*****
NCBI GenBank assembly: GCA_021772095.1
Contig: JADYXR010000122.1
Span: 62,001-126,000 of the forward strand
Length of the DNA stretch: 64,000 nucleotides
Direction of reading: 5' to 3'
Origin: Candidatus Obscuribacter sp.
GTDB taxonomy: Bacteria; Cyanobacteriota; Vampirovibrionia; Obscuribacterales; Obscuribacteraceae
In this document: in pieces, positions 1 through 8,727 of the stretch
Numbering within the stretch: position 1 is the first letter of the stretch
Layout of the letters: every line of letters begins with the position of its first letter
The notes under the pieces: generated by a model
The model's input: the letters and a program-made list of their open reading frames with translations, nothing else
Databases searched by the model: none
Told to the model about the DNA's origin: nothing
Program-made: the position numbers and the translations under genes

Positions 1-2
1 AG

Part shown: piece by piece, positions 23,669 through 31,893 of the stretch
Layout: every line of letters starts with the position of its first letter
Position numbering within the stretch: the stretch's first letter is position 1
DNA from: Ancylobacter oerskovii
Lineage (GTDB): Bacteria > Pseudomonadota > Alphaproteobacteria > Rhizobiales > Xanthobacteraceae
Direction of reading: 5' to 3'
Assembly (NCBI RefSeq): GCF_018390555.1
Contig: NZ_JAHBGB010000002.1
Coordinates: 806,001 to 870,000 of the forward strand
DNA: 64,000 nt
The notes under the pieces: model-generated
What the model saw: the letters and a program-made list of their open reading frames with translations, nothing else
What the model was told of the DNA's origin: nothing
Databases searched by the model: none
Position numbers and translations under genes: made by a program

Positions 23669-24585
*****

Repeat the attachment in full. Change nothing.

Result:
NCBI GenBank assembly: GCA_021772095.1
Contig: JADYXR010000122.1
Span: 62,001-126,000 of the forward strand
Length of the DNA stretch: 64,000 nucleotides
Direction of reading: 5' to 3'
Origin: Candidatus Obscuribacter sp.
GTDB taxonomy: Bacteria; Cyanobacteriota; Vampirovibrionia; Obscuribacterales; Obscuribacteraceae
In this document: in pieces, positions 1 through 8,727 of the stretch
Numbering within the stretch: position 1 is the first letter of the stretch
Layout of the letters: every line of letters begins with the position of its first letter
The notes under the pieces: generated by a model
The model's input: the letters and a program-made list of their open reading frames with translations, nothing else
Databases searched by the model: none
Told to the model about the DNA's origin: nothing
Program-made: the position numbers and the translations under genes

Positions 1-2
1 AG

Part shown: piece by piece, positions 23,669 through 31,893 of the stretch
Layout: every line of letters starts with the position of its first letter
Position numbering within the stretch: the stretch's first letter is position 1
DNA from: Ancylobacter oerskovii
Lineage (GTDB): Bacteria > Pseudomonadota > Alphaproteobacteria > Rhizobiales > Xanthobacteraceae
Direction of reading: 5' to 3'
Assembly (NCBI RefSeq): GCF_018390555.1
Contig: NZ_JAHBGB010000002.1
Coordinates: 806,001 to 870,000 of the forward strand
DNA: 64,000 nt
The notes under the pieces: model-generated
What the model saw: the letters and a program-made list of their open reading frames with translations, nothing else
What the model was told of the DNA's origin: nothing
Databases searched by the model: none
Position numbers and translations under genes: made by a program

Positions 23669-24585